Playing For Keeps

NICHOLAS VAN ORTON (MICHAEL Douglas) is a divorced San Francisco investment banker. A chilly, strictly business sort of guy, he's the ultimate control freak. But in the course of The Game he will lose all control over his life, slipping into a nightmare world where all certainties turn into enigmas, the rules turn into riddles and paranoia is the only logical response to events.

David (""Seven,'' ""Alien3'' ) Fincher's stylish, spookily intense thriller takes Nicholas, and the viewer, on quite a trip. It starts when Nicholas's ne'er-do-well brother, Conrad (Sean Penn), gives him a birthday gift: an invitation to play a game specially designed for him by a company called Consumer Recreation Services (CRS). No one will explain the rules or objectives, but he is assured it will change his life. And it does. Suddenly the slick puppeteer is the hapless puppet. All-seeing eyes seem to know his every move. Television newscasters speak to him directly from the TV set, reading his mind. He's kidnapped, blackmailed, shot at and thrust into the arms of a waitress (the intriguingly sardonic Deborah Kara Unger) who may or may not be in on the plot. What's going on here? The dark fun of the movie is that the audience is as lost in this maze as Nicholas and as desperate for illumination.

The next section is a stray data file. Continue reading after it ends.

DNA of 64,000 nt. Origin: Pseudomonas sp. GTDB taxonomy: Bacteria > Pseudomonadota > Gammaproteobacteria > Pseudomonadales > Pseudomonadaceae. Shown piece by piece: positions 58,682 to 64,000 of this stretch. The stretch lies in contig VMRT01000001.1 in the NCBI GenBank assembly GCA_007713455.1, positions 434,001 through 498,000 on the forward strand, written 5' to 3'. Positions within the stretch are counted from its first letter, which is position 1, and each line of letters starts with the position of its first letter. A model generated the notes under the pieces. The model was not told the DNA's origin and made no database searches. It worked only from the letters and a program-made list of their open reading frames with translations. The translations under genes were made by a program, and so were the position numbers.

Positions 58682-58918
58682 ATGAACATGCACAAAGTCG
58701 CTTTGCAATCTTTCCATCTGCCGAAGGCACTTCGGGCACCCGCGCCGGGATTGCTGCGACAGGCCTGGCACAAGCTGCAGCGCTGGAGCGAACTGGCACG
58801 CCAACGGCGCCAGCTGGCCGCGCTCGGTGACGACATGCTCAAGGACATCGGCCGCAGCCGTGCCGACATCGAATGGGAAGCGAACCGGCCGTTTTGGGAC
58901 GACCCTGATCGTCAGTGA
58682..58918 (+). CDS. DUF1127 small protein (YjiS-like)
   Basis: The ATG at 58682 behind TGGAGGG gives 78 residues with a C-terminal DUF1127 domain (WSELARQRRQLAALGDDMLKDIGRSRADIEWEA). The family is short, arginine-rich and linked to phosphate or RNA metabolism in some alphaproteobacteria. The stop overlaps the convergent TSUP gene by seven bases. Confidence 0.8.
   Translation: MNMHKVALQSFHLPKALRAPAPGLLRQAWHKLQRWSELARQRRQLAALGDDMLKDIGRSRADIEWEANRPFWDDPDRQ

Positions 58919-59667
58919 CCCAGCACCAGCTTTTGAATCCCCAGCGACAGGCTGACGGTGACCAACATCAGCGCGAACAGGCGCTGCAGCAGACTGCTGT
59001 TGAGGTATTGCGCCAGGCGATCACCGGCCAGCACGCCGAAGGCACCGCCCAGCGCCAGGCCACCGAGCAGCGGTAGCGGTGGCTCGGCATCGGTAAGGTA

I hated ""Seven,'' Fincher's surprise blockbuster, though it was evident there, and in his earlier, striking music videos for Madonna, that the 34-year-old director has a remarkable Gothic eye. He's a master of atmosphere, creating in ""The Game'' a claustrophobic, darkly burnished world of ominous signs and portents, where a trashed hotel room and an overflowing toilet can resonate with primal horror. (Fincher is the guy, after all, who, directing an anti-smoking TV spot, featured a fetus puffing a cigarette.)

Writers John Brancato and Michael Ferris finish their game with several dizzying twists. But when the dust settles, this is not a movie that can bear much postgame scrutiny. The minute you begin to question one element of the plot, gaping holes of logic appear throughout. There is one particular leap at the end that is so preposterous it threatens to topple the whole enterprise like a house of cards.

Like Nicholas Van Orton, you know you've been had by ""The Game.'' But you may not mind. There is a pact we make with movies, not unlike the bargain our hero enters into with the sadistic folks at CRS. We put ourselves in Fincher's hands, trusting that he will take us to a world we haven't visited before, and we willingly suspend our disbelief for the stomach- lifting pleasure of the roller-coaster ride. The rational side of my brain can pick this movie apart until all that's left is incoherent threads. The movie-mad side, happy to lose control, had a hell of a good time.

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